Reverse engineering has always intrigued me, offering the opportunity to unlock the potential of apps with private APIs that companies prefer to keep hidden. In this article, I’ll share my journey of reverse engineering the popular social media app BeReal.

What is BeReal

BeReal is a social media app that has recently gained popularity. Where the whole idea is at a random time every day, all users in a region will get a notification when it is time to “Be Real.” When you receive the notification, you post a photo of whatever you are doing at the moment. The catch is that you can only see your friends’ posts after posting your BeReal for the day and will only see blurred images before. I wanted to reverse-engineer the app to see if viewing your friends’ posts from a web browser instead of the app is possible.

Network Requests

The first thing I like to do when reverse engineering a new application is inspect the network requests and see what you can find. The requests show what data an app requests from servers, which is crucial in reverse engineering. Finding network requests is easy for web applications as all modern browsers allow you to see network requests a site is making. Google provides a guide for how to inspect networking activity on Chrome.

Unfortunately, BeReal does not have a web client; the official clients are only available on iOS and Android, so inspecting network requests will be tricky. We will have to use a man-in-the-middle proxy. This type of proxy sits between your device and router and will listen to requests your clients make and responses the server gives back. Mitmproxy provides a comprehensive guide on how it works and installation instructions over at the mitmproxy docs example network requests

In early versions of the BeReal app, just a mitmproxy would be enough to start inspecting requests; however, newer versions of the app use SSL pinning to stop MITM attacks. SSL pinning is when the app hard-codes the SSL certificate of a server into the client application so even if mitmproxy’s certificate is trusted systemwide the app will still drop the requests. To disable SSL pinning on iOS you will need a jailbroken iPhone and Frida. I am using ssl-kill-switch3, a jailbreak tweak to disable SSL pinning system-wide.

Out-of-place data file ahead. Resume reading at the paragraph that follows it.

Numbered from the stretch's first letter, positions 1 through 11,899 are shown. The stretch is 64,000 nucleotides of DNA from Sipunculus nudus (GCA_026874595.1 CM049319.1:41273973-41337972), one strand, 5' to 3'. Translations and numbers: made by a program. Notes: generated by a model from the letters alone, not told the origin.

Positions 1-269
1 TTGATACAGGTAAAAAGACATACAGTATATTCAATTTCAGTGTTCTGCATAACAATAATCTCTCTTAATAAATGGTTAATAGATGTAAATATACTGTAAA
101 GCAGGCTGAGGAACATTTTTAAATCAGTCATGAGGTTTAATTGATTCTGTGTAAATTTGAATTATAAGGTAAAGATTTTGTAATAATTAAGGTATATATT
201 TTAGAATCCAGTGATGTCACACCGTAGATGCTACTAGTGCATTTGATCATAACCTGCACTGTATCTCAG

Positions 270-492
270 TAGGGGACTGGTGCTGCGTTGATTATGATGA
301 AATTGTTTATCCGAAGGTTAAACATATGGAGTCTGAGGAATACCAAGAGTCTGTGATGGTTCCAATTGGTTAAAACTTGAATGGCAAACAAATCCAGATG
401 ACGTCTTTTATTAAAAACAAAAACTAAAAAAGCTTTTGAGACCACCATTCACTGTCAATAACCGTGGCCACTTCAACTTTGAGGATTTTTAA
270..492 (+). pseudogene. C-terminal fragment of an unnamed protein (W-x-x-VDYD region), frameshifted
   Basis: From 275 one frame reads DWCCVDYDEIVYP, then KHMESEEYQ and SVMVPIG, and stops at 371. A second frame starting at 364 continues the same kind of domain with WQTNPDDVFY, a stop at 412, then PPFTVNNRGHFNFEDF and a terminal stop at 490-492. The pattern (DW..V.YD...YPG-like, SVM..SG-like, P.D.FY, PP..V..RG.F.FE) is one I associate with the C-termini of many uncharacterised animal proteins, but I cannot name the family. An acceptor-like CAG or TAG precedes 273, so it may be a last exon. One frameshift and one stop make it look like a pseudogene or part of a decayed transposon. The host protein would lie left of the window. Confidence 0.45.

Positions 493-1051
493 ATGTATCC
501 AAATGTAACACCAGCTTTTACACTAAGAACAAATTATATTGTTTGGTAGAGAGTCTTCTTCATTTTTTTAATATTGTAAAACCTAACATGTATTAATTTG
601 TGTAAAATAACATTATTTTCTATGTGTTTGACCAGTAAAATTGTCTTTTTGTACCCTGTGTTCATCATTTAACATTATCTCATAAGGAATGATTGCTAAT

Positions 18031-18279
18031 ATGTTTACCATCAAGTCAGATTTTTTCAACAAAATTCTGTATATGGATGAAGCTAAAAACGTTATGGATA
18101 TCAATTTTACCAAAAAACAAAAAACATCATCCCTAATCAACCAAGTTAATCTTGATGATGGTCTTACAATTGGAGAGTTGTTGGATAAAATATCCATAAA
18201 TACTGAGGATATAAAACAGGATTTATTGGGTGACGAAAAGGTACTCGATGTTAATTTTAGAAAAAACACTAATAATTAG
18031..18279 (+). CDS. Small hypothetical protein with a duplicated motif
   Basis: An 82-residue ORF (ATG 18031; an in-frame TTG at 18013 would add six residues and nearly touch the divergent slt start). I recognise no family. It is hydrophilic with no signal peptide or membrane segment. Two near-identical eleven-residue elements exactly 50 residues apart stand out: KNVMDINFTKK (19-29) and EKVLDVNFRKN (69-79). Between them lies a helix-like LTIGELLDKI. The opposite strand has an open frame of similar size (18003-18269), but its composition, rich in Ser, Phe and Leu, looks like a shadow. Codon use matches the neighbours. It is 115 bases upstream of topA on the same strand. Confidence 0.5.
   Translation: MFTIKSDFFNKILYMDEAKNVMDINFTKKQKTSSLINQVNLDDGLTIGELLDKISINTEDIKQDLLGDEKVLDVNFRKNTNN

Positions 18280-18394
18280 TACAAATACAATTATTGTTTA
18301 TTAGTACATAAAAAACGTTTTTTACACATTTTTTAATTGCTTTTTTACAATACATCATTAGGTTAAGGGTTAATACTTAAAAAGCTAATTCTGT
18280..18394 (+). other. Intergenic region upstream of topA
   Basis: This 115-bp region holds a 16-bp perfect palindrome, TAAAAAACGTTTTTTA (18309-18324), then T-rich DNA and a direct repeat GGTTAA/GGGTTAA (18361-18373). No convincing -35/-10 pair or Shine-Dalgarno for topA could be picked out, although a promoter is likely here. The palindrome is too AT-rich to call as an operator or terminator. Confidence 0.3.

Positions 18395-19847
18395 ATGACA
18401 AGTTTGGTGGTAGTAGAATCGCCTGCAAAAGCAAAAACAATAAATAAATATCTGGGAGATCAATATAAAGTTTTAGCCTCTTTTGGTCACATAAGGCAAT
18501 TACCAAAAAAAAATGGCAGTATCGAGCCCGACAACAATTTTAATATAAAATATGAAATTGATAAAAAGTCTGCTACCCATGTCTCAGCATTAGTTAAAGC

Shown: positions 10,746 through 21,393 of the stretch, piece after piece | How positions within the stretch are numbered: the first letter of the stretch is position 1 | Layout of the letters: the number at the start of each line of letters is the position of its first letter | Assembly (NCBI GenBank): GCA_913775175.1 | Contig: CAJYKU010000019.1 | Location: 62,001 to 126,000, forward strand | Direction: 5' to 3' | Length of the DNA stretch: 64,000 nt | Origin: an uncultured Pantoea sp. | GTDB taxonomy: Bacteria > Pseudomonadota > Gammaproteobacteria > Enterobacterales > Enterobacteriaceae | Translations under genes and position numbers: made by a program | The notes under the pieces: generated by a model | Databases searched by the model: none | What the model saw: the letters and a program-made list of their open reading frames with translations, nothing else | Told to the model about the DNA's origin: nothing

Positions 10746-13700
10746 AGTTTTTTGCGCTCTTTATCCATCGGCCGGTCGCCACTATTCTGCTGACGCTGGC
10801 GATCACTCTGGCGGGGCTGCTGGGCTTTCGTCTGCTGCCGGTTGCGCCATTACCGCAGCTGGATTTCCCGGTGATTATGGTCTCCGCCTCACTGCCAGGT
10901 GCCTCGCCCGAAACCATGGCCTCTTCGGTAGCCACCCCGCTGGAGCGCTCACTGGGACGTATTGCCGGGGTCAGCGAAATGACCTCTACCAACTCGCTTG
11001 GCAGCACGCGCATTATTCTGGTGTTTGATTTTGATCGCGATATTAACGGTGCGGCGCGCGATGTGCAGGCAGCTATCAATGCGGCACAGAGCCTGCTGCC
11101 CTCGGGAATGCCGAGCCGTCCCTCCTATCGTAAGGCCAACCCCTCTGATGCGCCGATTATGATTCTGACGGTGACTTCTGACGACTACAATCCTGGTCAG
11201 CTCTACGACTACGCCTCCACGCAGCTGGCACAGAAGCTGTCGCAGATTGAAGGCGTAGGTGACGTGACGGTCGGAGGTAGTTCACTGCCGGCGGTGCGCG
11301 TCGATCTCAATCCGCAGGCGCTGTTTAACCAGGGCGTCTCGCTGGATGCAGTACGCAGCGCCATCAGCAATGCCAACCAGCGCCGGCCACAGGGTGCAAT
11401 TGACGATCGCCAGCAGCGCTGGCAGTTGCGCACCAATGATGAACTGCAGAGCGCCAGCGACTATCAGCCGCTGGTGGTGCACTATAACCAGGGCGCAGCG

After the proxy is set up and SSL pinning disabled we can finally start inspecting network requests the BeReal app is making. I started up the BeReal app and found the following requests pop up on the proxy. Network requests

Login and Authentication

To start using the API we need to figure out how authentication works to authorize our requests to the BeReal endpoints. BeReal’s authentication only uses phone numbers with 2FA via SMS to log in users. Unfortunately in the latest version of the BeReal build BeReal is using non-standard SSL pinning techniques pre-login which I was unable to disable. I attempted to disable SSL pinning with SSL-kill-switch3 and Frida but both did not work and the client would not send the login requests to the server and hang with an infinite loading indicator. However, at the time of writing, SSLkillswitch still works to inspect network requests after the login flow to inspect other endpoints BeReal uses.

Using mitmproxy on older builds of BeReal and other Github repositories that reverse engineer BeReal I was able to piece together how BeReal authentication works and implemented authentication in my repository befake. The paragraphs in this section explain how BeFake is doing authentication as I am unable to get past the SSL pinning in the official app. If anyone reading this knows how to get past SSL pinning before login please contact me I would greatly appreciate it. The code for the login section can be found in pages/Login.vue on the befake repository.

The first step in the login flow is the client initiates a request to a verifyClient endpoint. The client makes a POST request to with the following body.


appToken seems to be a static value as every time the client makes this request the same app token is sent. The server responds with a receipt.

verify client request

The client uses this receipt as a unique token to send to the endpoint that sends the verification SMS. The client makes another POST request to with a JSON body in the format of

    "iosReceipt": "Receipt from the verify client endpoint",
    "phoneNumber": "Your phone number with country code."

After sending this request the BeReal servers will send an SMS message with the verification code to the phone number provided. The sendVerificationCode endpoint responds to the client with a unique ID, sessionInfo. To verify the SMS token the client makes another post request to with a JSON body in the format of

    "sessionInfo": "id from the sendVerificationCode endpoint",